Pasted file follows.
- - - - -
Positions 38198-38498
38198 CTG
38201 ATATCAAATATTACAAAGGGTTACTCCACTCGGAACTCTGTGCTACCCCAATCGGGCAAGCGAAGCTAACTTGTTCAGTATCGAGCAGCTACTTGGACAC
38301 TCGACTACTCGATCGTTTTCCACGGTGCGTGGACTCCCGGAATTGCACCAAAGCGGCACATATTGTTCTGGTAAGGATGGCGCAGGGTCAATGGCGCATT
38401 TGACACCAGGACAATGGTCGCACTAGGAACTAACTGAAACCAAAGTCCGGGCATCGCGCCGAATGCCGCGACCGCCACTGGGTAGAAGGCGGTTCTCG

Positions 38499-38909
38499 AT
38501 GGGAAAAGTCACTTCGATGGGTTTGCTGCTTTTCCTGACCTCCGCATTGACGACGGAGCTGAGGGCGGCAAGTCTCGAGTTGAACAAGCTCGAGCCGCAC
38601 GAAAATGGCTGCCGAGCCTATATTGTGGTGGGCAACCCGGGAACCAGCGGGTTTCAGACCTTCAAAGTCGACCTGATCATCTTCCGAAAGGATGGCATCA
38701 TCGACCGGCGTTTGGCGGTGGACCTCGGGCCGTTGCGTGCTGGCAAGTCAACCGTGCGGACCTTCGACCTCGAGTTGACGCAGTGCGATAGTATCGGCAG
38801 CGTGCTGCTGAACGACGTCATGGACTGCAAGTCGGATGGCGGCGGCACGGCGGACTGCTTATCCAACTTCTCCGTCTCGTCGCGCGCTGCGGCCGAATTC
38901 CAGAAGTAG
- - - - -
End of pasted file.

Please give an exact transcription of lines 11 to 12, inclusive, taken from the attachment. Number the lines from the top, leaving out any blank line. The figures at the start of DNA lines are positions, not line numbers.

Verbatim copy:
38801 CGTGCTGCTGAACGACGTCATGGACTGCAAGTCGGATGGCGGCGGCACGGCGGACTGCTTATCCAACTTCTCCGTCTCGTCGCGCGCTGCGGCCGAATTC
38901 CAGAAGTAG